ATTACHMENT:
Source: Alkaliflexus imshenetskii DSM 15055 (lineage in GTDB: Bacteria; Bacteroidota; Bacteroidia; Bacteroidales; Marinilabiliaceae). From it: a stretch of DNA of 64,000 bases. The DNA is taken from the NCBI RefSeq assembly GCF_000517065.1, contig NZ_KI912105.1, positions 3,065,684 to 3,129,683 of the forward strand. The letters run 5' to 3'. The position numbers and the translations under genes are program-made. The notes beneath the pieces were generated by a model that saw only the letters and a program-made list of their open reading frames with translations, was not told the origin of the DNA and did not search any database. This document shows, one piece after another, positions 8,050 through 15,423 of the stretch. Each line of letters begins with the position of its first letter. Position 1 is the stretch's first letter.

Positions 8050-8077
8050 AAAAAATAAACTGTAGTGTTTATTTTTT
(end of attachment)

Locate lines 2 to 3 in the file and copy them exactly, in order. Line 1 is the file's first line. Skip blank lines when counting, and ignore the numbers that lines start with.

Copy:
Positions 8050-8077
8050 AAAAAATAAACTGTAGTGTTTATTTTTT